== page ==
Professionals undergo personnel management training when they are preparing to lead a team of workers or when they need to learn new skills and revisit concepts to improve their performance as managers. Individuals who practice personnel management typically are responsible for overseeing all operations within their departments. They monitor workers for quality control, see that they are performing safely and efficiently and might oversee scheduling and determine short-term plans and goals. Personnel management training normally includes leadership training, in which trainees get tips on ways to inspire confidence in their employees and to keep them motivated. It also is common for this kind of training to include information about practices and policies that are specific to an organization.
In most cases, personnel management training is conducted by a professional trainer or experienced manager. It is common for many managers from the same organization to attend training sessions as a group. Facilitators might begin workshops with icebreakers in which participants introduce themselves and discuss various relevant issues, such as traits that they believe make someone a good leader. They also might share experiences that they have had in leadership roles.
It is common for personnel management training to include information about concepts and practices that pertain to certain industries. For instance, in the manufacturing industry, it might be common for personnel management training to provide information pulled from research regarding the best management practices that can lead to the highest rates of productivity and the greatest cost effectiveness. In the retail industry, personnel managers who are in training might learn about proven methods for appealing to customers and making sales.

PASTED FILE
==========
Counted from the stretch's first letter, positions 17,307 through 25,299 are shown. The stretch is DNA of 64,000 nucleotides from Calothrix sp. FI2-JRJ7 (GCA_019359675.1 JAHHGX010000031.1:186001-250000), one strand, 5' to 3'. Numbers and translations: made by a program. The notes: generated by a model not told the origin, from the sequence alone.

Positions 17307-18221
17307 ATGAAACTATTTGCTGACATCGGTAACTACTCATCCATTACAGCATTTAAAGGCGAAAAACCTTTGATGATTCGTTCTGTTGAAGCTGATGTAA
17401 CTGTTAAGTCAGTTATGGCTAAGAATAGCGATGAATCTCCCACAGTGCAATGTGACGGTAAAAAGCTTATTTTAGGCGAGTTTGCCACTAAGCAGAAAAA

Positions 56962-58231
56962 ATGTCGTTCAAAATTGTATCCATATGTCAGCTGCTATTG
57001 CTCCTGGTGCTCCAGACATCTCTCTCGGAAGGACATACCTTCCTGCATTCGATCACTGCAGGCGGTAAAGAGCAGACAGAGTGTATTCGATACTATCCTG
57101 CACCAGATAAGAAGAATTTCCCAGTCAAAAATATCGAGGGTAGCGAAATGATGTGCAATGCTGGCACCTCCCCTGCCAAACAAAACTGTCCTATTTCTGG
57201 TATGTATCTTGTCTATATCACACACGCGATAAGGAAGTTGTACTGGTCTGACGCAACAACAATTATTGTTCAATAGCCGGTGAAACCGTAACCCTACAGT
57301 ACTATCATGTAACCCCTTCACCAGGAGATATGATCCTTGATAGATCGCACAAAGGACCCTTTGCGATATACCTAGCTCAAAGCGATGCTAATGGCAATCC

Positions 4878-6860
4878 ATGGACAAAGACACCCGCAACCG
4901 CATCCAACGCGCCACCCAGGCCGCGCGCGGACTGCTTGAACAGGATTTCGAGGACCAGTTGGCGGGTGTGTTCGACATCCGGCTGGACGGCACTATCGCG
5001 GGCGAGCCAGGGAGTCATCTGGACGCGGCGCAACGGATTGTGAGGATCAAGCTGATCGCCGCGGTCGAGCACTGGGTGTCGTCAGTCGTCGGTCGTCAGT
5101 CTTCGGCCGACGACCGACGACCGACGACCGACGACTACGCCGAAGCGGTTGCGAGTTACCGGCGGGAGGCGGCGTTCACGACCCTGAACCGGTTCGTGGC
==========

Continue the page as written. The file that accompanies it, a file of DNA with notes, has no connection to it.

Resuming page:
In almost any business environment, a manager must be aware of and uphold company policies. For this reason, it also is common for personnel management training to include information about organizational culture. Organizational culture describes the values, priorities, goals and public image of a company. In many cases, executives and marketing professionals write out this information in public statements, which might be distributed to personnel managers during training. They might also learn about about basic policies such as dress codes and codes of behavior.
After participating in group discussions and activities and listening to informative and motivational presentations, it is common for participants in personnel management training to take assessments or evaluations. These assessments normally are used to ensure that all of the participants understand the key concepts and practices that they should have learned. Evaluations also are used to help trainers understand how they can improve their own performance and make training more effective.